Jose Altuve hit his sixth leadoff homer, ninth overall, and it wasn't a cheapie -- big bomb that ended up on the tracks. Craig Biggio holds the club record for most leadoff home runs in a season with 8 in 2001. Altuve is already 75% towards Bidge's record and it's only Cinco de Mayo. Jose Altuve is currently your American League leader in home runs and stolen bases. No one is expecting a 40-40 season from Gigante, but I'd be remiss if I didn't mention that he's on pace for quite a bit better than that at the moment.
Chris Devenski looked good, y'all. Better than most Astros pitchers have looked all year, anyway: 6IP, 6H, 1BB, 6K. Springer had to bail him out with a fabulous snag on a Nelson Cruz liner to end the top of the third that would have scored two runs, but at the end of the day, the only damage done during Devenski's outing was a Robinson Cano single that scored Nori Aoki.
The Astros retook the lead in the bottom of the sixth when Altuve led off the inning with a single up the middle, followed quickly by a walk to George Springer, bringing Carlos Correa to the plate with two men on and no one out -- just like we drew it up in our fever nightmares during the Dark Ages, circa 2013-14. Unfortunately, instead of hitting a 3 run jack to fulfill the homegrown talent prophecy, Correa grounded into a double play, with Altuve advancing to third. Haters would have expected Evan Gattis to promptly strike out and end the inning, however, El Oso Blanco came through in the clutch with an RBI single, giving the Astros a 2-1 lead.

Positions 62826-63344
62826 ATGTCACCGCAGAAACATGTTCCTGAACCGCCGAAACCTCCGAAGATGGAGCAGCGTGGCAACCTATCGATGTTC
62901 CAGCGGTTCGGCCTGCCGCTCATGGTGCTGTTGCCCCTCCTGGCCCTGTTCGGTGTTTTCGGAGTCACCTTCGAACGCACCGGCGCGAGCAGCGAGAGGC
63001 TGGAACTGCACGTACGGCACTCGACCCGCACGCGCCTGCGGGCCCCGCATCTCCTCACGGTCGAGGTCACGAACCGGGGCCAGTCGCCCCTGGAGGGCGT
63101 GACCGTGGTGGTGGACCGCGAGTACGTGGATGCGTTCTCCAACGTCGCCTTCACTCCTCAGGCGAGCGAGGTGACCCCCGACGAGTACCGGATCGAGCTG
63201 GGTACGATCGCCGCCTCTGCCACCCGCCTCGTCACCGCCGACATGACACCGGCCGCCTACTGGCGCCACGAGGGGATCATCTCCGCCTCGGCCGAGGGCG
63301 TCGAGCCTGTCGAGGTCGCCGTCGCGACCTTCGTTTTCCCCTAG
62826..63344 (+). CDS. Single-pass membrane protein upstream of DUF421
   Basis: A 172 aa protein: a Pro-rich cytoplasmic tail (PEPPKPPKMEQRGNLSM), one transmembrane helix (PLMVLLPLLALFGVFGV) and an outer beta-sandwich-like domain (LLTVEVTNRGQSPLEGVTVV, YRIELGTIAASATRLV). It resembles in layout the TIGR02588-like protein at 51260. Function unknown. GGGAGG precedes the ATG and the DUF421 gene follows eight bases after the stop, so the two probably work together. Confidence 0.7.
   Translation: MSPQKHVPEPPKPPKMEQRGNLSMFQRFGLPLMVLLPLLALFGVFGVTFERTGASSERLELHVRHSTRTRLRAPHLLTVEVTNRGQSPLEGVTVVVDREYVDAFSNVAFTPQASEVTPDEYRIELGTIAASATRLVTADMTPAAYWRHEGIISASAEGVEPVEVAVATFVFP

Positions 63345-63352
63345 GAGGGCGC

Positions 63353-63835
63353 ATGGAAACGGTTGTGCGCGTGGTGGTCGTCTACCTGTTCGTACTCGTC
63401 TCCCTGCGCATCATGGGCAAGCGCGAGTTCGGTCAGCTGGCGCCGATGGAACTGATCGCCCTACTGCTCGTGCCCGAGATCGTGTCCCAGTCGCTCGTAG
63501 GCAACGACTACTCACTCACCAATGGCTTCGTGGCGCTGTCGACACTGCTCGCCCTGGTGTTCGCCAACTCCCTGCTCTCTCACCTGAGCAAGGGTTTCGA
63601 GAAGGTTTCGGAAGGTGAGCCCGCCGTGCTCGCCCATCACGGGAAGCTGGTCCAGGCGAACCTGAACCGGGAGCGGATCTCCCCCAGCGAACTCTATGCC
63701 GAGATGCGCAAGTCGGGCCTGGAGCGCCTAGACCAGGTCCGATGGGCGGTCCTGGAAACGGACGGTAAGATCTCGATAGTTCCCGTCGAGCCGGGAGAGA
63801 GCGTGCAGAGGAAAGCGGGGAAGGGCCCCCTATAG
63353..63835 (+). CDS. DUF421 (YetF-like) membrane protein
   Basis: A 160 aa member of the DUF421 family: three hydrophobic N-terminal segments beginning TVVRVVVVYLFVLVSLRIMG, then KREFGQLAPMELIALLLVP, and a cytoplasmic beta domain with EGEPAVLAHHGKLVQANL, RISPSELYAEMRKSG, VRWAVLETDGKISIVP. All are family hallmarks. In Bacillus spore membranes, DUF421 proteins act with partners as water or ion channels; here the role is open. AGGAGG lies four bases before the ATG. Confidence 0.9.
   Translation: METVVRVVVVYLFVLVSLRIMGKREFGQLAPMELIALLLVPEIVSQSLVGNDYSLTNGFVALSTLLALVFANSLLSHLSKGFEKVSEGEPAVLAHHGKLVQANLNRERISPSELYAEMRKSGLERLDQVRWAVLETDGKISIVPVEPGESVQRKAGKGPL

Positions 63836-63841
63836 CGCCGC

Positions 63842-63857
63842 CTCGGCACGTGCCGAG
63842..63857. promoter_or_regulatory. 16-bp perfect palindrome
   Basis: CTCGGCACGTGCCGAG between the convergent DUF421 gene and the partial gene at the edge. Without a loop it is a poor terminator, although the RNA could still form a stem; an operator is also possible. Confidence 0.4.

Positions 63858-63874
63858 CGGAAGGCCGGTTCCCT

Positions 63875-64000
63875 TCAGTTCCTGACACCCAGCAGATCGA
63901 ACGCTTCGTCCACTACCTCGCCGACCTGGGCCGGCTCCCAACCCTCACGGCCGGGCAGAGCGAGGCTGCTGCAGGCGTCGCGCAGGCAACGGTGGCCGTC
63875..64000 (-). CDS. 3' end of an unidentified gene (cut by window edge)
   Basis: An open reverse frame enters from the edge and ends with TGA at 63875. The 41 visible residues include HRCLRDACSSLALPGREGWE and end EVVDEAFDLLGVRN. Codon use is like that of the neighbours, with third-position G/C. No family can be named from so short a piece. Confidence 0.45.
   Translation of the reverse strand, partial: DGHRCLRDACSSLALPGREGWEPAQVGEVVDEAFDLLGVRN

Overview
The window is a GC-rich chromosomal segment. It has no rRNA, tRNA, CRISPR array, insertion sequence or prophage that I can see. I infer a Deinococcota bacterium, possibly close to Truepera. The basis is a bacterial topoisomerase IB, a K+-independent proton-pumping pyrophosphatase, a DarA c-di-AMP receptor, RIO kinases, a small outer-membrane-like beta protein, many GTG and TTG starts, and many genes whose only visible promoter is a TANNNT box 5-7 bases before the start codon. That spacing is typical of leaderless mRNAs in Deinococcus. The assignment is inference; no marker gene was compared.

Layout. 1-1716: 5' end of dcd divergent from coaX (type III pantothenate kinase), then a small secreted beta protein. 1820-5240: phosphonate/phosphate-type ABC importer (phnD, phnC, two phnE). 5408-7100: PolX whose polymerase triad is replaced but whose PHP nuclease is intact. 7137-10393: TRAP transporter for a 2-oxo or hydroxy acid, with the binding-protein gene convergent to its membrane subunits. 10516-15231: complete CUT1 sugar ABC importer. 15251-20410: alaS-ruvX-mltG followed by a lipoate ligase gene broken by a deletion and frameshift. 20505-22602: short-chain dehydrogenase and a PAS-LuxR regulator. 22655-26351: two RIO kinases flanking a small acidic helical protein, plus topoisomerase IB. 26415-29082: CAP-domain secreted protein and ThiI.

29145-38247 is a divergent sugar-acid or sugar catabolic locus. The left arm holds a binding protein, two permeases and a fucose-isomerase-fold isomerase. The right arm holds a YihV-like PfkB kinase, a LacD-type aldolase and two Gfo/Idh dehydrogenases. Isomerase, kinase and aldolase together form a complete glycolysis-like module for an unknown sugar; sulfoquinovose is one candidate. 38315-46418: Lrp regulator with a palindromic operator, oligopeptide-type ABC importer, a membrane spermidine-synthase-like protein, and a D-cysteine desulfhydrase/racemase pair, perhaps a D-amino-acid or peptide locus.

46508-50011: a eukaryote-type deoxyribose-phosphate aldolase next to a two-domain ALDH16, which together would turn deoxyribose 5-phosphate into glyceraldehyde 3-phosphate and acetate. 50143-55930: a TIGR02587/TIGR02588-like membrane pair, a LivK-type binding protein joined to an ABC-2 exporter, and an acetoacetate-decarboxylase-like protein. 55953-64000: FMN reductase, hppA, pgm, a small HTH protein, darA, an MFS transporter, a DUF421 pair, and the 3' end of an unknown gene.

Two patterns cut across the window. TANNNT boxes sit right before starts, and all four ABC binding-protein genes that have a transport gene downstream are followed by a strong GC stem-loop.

Ken Giles looked great fielding a bunt and nailing the lead runner at third base in the 7th inning. If you'd like an update on his pitching, I'm sure the #Losenow gang in the comments section would be happy to oblige. Tony Sipp was able to induce a double play to end the inning, unfortunately, it wasn't before both inherited runners scored, putting the Mariners back up 3-2.
Tyler White led off the bottom of the seventh with a great hustle double. I'll be honest, when I saw White make the turn around first and head for second, I cringed, because I did not think homeboy was going to make it. Loved being proved wrong, though. Pinch hitter Preston Tucker struck out, but double pinch hitter Jason Castro drew a walk, giving the Astros men on first and second with one out. Did you know that Castro's OBP is currently a robust .347? I had no idea. I was under the impression that he was only allowed to frame pitches these days, not contribute offensively. Altuve up next hit an absolute shot to centerfield that landed all the way up on Tal's Hill. That ball is a home run in 29 Major League parks, but at Minute Maid, we ended up with an RBI double, Castro getting gunned down at the plate, and Altuve advancing to third. Tie ballgame. Springer flied out to right center to end the inning.
Will Harris pitched the 8th inning. There was a hit or something, but nothing really happened.
Correa led off the bottom of the eighth with a walk, but Gattis hit into a double play - the Mariners' second turned in three innings - and Carlos Gomez struck out to end it. Man, top to bottom the 8th inning was super boring.
Robinson Cano hit a three run double off of Luke Gregerson in the top of the ninth. The events that led up to this don't really matter, right? Cano has 14 RBI in four games against the Astros in 2016 -- almost exactly half of his 30 total RBI on the year.
The Astros did not rally in the 9th inning and now sit 7.5 games back of the division leading Mariners.
Obligatory Orbit Update:
Orbit was dressed up in traditional Cinco de Mayo garb... or something. Hardest working mascot in baseball, folks.
The cotton candyman made a helluva one handed catch on a caroming foul ball in the stands down the first base line in the second inning. Didn't even drop the cotton candy. Someone get that man a contract.